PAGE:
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shall be construed to relieve the importer, consignee, or agent from producing the oath of the owner or ultimate consignee in every case, now required by law; or to provide that an importation may consist of less than the whole number of parcels contained in any packed package, or packed packages consigned in one vessel at one time, to one importer, consignee or agent. (See $5, Act June 10, 1890, post.)

SEC. 3. That all provisions of law inconsistent herewith are hereby repealed.

ACT OF JUNE 20, 1876.

(U. S. Statutes, Vol. 19, page 60.)

An Act relating to the execution of custom-house bonds.

And any

Custom-house bonds by partnerships, how may be executed.

As amended by $70, Act August 28, 1894. That when any bond is required by law to be executed by any firm or partnership for the payment of duties upon goods, wares or merchandise, imported into the United States by such firm or partnership, the execution of such bond by any member of such firm or partnership, or for any other purpose connected with the general transaction of business at any custom house in the name of said firm or partnership, shall bind the other members or partners thereof, in like manner and to the same extent, as if such other members or partners had personally executed the same. action or suit may be instituted on such bond against all the members or partners of such firm, as if all of the members or partners had executed the same.

1. The statute being in derogation of the common law, must be held to a strict construction, and a bond cannot be executed by an attorney of one member of a firm to bind the partnership (T. D. 1483, 5580, 10978).

2. The power-of attorney must give full authority to make the entry and sign the bond in the firm name, duly executed and signed by each member of the firm individually, as well as for the firm, and be filed with the collector (T. D. 12400).

3. Powers of attorney which contain a power of substitution are invalid; but such powers of attorney now on file may continue operative until they are revoked, or until they expire by limitation, except that the rights and privileges conferred thereby niust be exercised solely by the attorneys originally named therein;

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also that no power of attorney shall hereafter be accepted which contains the objectionable clause of substitution (T. D. 15622).

4. A trust company as trustee may appoint an attorney for custom-house business incident to the trusteeship and to make declarations (T. D. 15507).

5. Entries may be signed by attorneys under the stamped name of the individual or firm, but bonds require written signatures, and when signed by attorney he must write out the name of his principal, followed by his own signature (T. D. 15485).

6. Incorporated companies or chartered clubs may act by their properly constituted corporate officers (T. D. 9001) and may sign all bonds upon presenting, under seal, evidence of official representation and authority to act. It is not necessary to affix the corporate seal to customs bonds (T. D. 13009). A corporation may, however, empower a person to act (T. D. 10124), and such attorney can take the owner's declaration (T. D. April 10, 1895).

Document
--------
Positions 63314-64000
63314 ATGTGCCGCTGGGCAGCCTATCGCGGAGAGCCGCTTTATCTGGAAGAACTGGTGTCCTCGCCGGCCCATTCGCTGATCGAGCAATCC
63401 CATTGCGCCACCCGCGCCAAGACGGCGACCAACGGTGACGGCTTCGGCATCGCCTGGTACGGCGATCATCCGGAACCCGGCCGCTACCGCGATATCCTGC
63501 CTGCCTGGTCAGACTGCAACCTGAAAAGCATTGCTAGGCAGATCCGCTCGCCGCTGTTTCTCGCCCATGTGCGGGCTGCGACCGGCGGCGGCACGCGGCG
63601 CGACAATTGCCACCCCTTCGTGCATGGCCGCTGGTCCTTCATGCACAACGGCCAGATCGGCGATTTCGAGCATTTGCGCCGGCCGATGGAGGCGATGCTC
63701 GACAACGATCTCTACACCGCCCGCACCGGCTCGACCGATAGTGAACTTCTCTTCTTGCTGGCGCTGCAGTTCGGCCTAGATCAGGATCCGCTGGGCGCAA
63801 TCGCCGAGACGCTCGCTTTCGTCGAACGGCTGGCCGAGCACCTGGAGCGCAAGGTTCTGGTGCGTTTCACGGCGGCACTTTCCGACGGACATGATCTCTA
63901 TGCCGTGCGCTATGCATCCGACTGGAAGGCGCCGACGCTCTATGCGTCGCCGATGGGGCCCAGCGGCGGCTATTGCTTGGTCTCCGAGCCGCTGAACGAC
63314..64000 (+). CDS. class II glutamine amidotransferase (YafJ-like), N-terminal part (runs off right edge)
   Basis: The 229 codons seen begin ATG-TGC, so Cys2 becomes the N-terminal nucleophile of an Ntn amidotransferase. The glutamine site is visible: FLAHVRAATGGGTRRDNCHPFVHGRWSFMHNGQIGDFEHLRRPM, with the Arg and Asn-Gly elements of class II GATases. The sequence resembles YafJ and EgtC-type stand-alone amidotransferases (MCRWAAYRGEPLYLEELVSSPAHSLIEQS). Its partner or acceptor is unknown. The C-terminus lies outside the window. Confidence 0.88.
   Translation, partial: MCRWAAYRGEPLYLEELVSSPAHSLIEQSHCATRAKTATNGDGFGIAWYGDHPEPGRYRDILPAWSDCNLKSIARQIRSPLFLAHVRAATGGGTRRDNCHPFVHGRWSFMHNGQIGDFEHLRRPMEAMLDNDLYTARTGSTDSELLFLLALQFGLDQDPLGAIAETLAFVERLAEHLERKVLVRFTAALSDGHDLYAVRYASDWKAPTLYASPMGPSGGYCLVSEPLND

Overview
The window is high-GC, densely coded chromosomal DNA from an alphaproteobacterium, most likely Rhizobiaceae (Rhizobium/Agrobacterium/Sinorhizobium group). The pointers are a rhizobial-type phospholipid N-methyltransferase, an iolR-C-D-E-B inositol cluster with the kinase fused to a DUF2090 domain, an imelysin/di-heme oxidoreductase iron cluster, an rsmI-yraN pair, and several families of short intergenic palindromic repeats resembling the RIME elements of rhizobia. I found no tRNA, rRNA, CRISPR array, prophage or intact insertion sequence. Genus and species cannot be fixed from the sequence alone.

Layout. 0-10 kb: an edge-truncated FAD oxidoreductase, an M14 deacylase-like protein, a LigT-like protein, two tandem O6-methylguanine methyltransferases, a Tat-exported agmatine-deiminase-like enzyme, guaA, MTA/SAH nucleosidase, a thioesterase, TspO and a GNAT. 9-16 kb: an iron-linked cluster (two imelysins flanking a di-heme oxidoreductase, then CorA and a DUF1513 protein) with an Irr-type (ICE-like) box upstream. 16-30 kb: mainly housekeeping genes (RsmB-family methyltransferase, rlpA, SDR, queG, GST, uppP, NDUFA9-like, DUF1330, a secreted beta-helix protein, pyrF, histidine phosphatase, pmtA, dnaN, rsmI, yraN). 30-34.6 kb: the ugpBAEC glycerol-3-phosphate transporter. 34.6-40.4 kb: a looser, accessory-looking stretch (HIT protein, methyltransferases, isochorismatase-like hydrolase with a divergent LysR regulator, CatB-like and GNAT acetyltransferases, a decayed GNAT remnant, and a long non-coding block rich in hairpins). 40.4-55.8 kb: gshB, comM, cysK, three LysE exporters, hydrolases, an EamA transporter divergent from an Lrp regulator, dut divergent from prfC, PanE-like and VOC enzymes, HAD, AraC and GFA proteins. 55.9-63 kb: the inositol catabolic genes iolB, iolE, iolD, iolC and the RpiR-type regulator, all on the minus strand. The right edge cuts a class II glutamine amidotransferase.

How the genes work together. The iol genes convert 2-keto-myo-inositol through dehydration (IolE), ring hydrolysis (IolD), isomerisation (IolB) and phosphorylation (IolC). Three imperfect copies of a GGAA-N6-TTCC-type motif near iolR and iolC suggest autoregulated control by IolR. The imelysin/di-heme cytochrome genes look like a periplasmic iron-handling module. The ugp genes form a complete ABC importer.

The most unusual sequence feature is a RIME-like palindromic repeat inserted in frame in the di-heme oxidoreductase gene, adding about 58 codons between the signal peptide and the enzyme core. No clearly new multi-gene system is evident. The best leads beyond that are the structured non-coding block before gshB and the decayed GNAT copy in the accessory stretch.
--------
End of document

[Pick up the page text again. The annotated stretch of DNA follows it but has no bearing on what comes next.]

7. General or standing powers must have filed therewith annually an affidavit by a member of the firm showing that the partnership has remained unchanged (T. D. 5099).

8. Attorneys cannot make declarations in the name of their principals. They can, however, make declaration as consignee and give bond to produce oath or declaration of owner (T. D. 15200, 13279).

9. Surety companies may be accepted as sole surety on customhouse bonds (T. D. 15533, citing provision of Act August 13, 1894).

10. Either explicit powers of attorney for the transaction of custom-house business, or properly indorsed bills of lading, must be produced by parties acting as agents for importers or exporters, Where a sufficient power of attorney is filed at one port, a certified copy thereof by the collector may be accepted at other ports as sufficient. When sucli powers are revoked, the collector at the port of revocation should promptly notify the collectors to whom certified copies had been transmitted (T. D. 9233).

EXTRACT FROM HAWAIIAN RECIPROCITY

TREATY.

Exports to Hawaiian Islands. Under article 2 of the Hawaiian Reciprocity Treaty the articles named in the following schedule, the same being the growth, manufacture, or produce of the United States of America, are admitted into all the ports of the Hawaiian Islands free of duty.

Schedule. Agricultural implements; animals; beef, bacon, pork, liam, and all fresh, smoked, or preserved meats; boots and shoes; grain; flour, meal, and bran, bread and breadstuffs, of all kinds; bricks, lime, and cement; butter, cheese, lard, tallow; bullion; coal; cordage, naval stores including tar, pitch, resin, turpentine

raw and rectified; copper and composition sheathing; nails and bolts; cotton and manufactures of cotton bleached and unbleached, and whether or not colored, stained, painted, or printed; eggs; fish and oysters, and all other creatures living in the water, and the products thereof; fruits, nuts, and vegetables, green, dried or undried, preserved or unpreserved; hardware; hides, furs, skins, and pelts, dressed or undressed; hoop iron, and rivets, nails, spikes and bolts, tacks, brads or sprigs; ice; iron and steel and manufactures thereof; leather; lumber and timber of all kinds, round, hewed, sawed, and unmanufactured, in whole or in part; doors, sashes, and blinds; machinery of all kinds, engines and parts thereof; oats and hay; paper, stationery, and books, and all manufactures of paper or of paper and wood; petroleum and all oils for lubricating and illuminating purposes; plants, shrubs, trees, and seeds; rice; sugar, refined or unrefined; salt; soap; shooks, staves, and headings; wool and manufactures of wool, other than ready-made clothing; wagons and carts for the purposes of agriculture or of drayage; wood and manufactures of wood, or of wood and metal except furniture either upholstered or carved and carriages; textile manufactures, made of combination of wool, cotton, silk, or linen, or of any two or more of them other than when ready-made clothing; harness and all manufactures of leather; starch; and tobacco, whether in leaf or manufactured.